100 years of Legal Scholars

SLS logo, via the SLS site.And so to the University of Keele, for the centenary conference of the Society of Legal Scholars in the United Kingdom and Ireland (SLS). The SLS is a leading learned society for those who teach law in a university or similar institution or who are otherwise engaged in legal scholarship, and many of the events at this year’s conference are centred around the celebration of its centenary. Over four days this week, there are several plenary sessions and nearly 30 subject sessions with several papers each, so I won’t be live-blogging the whole thing, but I hope over the next few posts to give a flavour of some of the papers and presentations I attend. It’s usually a great conference, and I hope that it’s not hubris to hope that the SLS is around for the next 100 years as well.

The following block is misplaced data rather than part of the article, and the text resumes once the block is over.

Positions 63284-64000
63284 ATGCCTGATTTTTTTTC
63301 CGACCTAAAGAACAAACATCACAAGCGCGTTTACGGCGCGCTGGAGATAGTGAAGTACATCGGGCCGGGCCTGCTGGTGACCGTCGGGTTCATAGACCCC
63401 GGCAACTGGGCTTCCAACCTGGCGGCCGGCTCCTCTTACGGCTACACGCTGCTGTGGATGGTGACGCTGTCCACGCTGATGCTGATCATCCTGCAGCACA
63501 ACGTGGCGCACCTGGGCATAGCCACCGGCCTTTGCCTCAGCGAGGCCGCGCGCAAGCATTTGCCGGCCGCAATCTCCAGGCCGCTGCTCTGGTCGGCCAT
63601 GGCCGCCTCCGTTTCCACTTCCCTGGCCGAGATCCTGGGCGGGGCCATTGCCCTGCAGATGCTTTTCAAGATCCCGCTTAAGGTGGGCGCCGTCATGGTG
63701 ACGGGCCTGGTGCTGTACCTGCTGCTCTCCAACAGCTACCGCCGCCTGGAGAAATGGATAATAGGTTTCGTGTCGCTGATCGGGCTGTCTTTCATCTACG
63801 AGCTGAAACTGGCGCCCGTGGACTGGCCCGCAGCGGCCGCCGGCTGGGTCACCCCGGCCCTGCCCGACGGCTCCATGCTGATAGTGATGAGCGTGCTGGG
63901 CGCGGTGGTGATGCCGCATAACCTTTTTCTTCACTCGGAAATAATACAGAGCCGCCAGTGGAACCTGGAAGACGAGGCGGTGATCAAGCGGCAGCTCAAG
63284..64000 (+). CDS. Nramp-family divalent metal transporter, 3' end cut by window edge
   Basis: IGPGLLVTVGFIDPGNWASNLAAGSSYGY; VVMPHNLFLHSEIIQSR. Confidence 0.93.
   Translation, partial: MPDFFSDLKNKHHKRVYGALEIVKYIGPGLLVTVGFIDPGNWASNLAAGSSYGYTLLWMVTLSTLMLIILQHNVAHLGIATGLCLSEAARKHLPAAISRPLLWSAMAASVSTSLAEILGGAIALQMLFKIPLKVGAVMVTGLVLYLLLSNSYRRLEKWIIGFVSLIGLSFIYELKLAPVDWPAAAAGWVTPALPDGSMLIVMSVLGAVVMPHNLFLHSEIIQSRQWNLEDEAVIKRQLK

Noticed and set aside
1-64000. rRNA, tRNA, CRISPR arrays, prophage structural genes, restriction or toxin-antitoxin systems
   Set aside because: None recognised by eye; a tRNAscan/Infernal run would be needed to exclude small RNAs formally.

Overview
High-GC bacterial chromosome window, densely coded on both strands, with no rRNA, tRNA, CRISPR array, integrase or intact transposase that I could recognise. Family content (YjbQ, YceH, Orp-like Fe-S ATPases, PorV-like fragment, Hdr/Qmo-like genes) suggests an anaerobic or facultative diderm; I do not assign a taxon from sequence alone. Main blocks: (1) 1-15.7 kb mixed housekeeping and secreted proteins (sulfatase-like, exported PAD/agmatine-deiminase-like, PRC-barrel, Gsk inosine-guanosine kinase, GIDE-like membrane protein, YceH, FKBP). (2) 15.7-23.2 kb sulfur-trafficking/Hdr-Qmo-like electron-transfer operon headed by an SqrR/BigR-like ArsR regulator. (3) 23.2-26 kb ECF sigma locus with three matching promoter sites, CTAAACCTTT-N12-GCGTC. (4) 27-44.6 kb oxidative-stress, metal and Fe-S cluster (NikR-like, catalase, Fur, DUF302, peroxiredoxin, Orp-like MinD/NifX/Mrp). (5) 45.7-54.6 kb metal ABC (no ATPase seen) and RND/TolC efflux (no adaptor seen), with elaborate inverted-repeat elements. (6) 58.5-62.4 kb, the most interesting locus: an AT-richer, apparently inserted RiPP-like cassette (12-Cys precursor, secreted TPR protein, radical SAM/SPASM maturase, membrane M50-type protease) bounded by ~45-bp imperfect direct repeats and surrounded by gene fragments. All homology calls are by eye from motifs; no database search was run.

Cover of Update (10 September 2009): the centenary was a theme in many of the set-piece presentations at the conference. Two in particular stand out. First, on Tuesday 8 September, Prof David Sugarman reflected on key moments in legal scholarship and education in the UK in the last 100 years – what struck me was just how much like 1950s UK law schools Irish law schools currently are. Second, on Wednesday 9 September, Prof Ray Cocks and Prof Fiona Cownie (this year’s President of the Society) spoke in a largely light-hearted way about the highs and lows of the Society’s history. They drew upon their book A Great and Noble Occupation! The History of the Society of Legal Scholars (Hart, 2009) which was launched at the conference. Founded in 1909, the Society was lucky to survive two world wars, the low esteem in which university law schools were held both in the academy and by the professions, and self-inflicted wounds in the refusal to admit women until the late 1940s or law teachers outside universities until much later in the century. Nevertheless, it survived, and in the last third of the twentieth century, it began to prosper – it is now a learned society promoting research scholarship, a central point for policy debate within the legal academic community, and the means by which that community can engage with the professions and wider society.